Ignatious Joseph is not a subtle man. I was on the telephone with him for nearly an hour – me in Washington, D.C., and he in Dusseldorf – and I barely got a word in edgewise. That was fine with me, because he knows how to tell a story, is passionate about his shirts and really knows from shoes.
In fact, as we were speaking he asked if I had Scott “The Sartorialist” Schuman’s book. “Yes,” I replied, and dutifully fetched my copy that Scott was kind enough to sign for me when I interviewed him. Yep – there was Mr. Joseph, resplendent in a bowler hat, elegantly bundled scarf, tailored overcoat and those famous red shoes from his Viennese shoemaker.
The red shoes. “I like red shoes and have many pair, and after a while they became my calling card – it’s how people remember me. ‘Oh, you are the gentleman with the red shoes!'” He also like to wear his trousers on the short side and absolutely insists that Thom Browne copied him, and I don’t doubt him.
The Sartorialist’s shot
But what Ignatious Joseph is really know for are his shirts. Based on shirts from the 1930s, when the soft collar swept the menswear world, Mr. Joseph’s eponymous brand is coveted by bankers and traders from London to New York, Milan to Brussels. Shirts, and only shirts, are what Ignatius Joseph makes. And he makes some darn good shirts. I’ll be reviewing one myself in the near future, but I can say without reservation that his shirts are both noteworthy and noticeable. His signature soft collar and vibrant color schemes are the Ignatious Joseph calling card.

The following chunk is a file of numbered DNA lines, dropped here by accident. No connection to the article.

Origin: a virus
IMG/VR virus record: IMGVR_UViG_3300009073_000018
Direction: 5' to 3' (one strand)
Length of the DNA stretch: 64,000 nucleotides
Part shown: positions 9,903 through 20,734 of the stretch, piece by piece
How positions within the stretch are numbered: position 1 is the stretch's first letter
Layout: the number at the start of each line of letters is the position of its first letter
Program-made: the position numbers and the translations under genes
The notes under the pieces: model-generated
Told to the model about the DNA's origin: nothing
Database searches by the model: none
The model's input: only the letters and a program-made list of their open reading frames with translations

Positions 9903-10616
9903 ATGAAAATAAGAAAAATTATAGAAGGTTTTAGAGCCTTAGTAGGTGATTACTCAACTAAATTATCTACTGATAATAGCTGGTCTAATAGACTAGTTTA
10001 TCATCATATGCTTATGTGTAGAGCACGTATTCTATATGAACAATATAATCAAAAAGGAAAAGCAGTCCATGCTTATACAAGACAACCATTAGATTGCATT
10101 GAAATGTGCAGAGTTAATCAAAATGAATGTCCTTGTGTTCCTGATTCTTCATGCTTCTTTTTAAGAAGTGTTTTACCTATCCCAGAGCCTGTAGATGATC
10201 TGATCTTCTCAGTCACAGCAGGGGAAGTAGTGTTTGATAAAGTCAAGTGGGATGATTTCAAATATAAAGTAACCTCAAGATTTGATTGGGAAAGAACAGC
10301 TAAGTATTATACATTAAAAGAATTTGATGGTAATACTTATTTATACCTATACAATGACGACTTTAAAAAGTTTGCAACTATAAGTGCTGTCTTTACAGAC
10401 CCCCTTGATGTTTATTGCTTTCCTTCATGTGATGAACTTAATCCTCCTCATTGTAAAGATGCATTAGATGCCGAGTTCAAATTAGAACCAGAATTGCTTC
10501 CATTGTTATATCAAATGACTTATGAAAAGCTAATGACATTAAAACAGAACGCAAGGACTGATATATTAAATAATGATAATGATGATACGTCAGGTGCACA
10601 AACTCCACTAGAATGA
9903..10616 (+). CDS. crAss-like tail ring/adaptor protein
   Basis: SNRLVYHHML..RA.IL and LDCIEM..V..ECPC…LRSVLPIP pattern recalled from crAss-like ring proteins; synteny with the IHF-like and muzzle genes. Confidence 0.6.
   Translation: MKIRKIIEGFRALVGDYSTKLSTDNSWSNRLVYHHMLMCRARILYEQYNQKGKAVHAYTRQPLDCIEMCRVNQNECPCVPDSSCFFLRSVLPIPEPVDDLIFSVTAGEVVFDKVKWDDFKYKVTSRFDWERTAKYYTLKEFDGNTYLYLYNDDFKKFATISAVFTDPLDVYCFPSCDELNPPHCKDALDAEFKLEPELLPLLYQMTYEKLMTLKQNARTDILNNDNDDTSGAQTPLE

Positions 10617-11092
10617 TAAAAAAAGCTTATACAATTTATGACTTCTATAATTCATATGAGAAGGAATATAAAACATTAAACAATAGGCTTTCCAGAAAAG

The philosophy behind the his shirts is simple: they are luxury shirts for everyday wear, or to put it another way, a modern sense of spirit derived from traditional craftsmanship. Ignatious Joseph shirts are what might be called semi-handmade and there is a reason for that.
Every worthy craftsman looks for ways to improve the quality and efficiency of his work methods; think of Jon Greene and his fantastic obsession with bespoke or Michael Drakes and his handmade ties. This shirt maker is no different; not necessarily rich, but absolutely passionate about his craft.
In order to guarantee both consistent quality and value for money, even the best shirt makers have chosen how and when to apply machines. The decision of what to do by hand and what to do by machine has to be taken with a view to the product as a whole, based on the skill and experience of the master shirt maker; it’s a blend of economics and craft.
Mr. Joseph’s shirts are made by shirt makers, primarily family businesses, who have refined and improved their craft over generations. “In order to produce shirts of the highest quality, and which are still affordable – meaning that there is a realistic margin for manufacturer and retailer – the critical tasks of cutting the shirts and sewing the non-fused collars are performed entirely by hand,” he says. Meanwhile the shirt’s torso is sewn by machine.
Non-fused collars are the trademark of the Ignatious Joseph shirt and it’s worth noting here that many high-end “handmade” shirts do not have hand sewn collars. This is mostly because of the expense and skill needed for such detailed work.
As far as he is concerned, every one of Ignatious Joseph’s shirt should be of the same high quality. This is only possible when each step of the shirt’s production is performed using the most appropriate method by experts in their craft. As he likes to say, “the whole product is made not only by hand but with brains.”
Sold in more than 80 stores around the world, 35 in the United States, Ignatius Joseph’s shirts may take a little effort to track down but, as he told me, “you won’t be walking ugly in the streets.”